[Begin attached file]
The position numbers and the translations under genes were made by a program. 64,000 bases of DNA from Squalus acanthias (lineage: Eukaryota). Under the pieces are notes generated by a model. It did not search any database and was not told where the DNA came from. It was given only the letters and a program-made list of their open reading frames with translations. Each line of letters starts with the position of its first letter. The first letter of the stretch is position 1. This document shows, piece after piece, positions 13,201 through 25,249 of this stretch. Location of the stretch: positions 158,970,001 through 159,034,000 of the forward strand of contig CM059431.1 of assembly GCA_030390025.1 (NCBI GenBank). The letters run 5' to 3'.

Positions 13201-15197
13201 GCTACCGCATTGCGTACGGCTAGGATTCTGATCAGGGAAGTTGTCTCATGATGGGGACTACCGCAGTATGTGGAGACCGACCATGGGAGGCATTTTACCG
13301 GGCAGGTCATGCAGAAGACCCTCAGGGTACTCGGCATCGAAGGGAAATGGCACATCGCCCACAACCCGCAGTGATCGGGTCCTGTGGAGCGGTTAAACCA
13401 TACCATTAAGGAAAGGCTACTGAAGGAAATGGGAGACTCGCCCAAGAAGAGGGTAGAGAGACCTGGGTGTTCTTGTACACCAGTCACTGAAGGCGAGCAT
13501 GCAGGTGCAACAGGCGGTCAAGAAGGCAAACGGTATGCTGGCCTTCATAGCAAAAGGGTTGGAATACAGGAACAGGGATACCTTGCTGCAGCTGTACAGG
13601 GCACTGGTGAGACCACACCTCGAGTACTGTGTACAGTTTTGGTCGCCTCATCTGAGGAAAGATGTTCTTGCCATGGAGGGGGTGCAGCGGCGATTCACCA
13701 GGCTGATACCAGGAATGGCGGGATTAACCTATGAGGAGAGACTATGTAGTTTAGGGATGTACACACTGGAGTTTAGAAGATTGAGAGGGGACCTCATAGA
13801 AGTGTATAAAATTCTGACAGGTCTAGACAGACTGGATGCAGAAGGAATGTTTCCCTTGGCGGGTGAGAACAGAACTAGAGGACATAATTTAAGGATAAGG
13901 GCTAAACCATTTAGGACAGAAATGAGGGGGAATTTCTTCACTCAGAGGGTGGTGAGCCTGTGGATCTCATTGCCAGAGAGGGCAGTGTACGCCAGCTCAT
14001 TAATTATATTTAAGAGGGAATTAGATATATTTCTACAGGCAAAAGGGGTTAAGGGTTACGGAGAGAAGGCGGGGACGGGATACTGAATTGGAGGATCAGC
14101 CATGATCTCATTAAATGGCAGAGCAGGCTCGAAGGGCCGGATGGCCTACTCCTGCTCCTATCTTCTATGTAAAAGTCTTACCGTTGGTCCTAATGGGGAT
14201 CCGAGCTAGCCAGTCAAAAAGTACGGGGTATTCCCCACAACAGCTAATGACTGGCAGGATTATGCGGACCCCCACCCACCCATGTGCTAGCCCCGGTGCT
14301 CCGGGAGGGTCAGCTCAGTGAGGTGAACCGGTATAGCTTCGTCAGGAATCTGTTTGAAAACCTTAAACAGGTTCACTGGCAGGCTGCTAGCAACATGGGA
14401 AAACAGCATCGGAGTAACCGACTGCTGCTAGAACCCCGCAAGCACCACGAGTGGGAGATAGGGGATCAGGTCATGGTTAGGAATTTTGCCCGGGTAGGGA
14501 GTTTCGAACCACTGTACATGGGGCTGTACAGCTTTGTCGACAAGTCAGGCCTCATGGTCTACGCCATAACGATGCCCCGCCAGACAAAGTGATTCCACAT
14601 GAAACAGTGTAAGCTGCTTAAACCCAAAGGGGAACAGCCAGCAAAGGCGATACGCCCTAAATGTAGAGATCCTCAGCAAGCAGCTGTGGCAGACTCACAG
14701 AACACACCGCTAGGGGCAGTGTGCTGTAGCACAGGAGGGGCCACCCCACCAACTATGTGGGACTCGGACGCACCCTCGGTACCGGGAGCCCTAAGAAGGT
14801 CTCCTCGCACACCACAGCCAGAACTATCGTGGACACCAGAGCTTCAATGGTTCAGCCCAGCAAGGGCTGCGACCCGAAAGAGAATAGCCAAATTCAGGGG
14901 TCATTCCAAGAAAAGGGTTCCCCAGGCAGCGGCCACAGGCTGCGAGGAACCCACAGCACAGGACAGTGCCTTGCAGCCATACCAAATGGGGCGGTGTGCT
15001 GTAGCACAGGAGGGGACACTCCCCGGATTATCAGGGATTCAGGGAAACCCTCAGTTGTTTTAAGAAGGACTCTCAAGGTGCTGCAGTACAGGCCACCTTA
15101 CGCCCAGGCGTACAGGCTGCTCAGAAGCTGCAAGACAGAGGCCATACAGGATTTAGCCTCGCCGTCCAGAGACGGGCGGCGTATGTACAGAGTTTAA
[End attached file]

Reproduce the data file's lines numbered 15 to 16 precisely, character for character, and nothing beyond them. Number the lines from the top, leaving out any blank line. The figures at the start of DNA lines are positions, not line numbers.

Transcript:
14401 AAACAGCATCGGAGTAACCGACTGCTGCTAGAACCCCGCAAGCACCACGAGTGGGAGATAGGGGATCAGGTCATGGTTAGGAATTTTGCCCGGGTAGGGA
14501 GTTTCGAACCACTGTACATGGGGCTGTACAGCTTTGTCGACAAGTCAGGCCTCATGGTCTACGCCATAACGATGCCCCGCCAGACAAAGTGATTCCACAT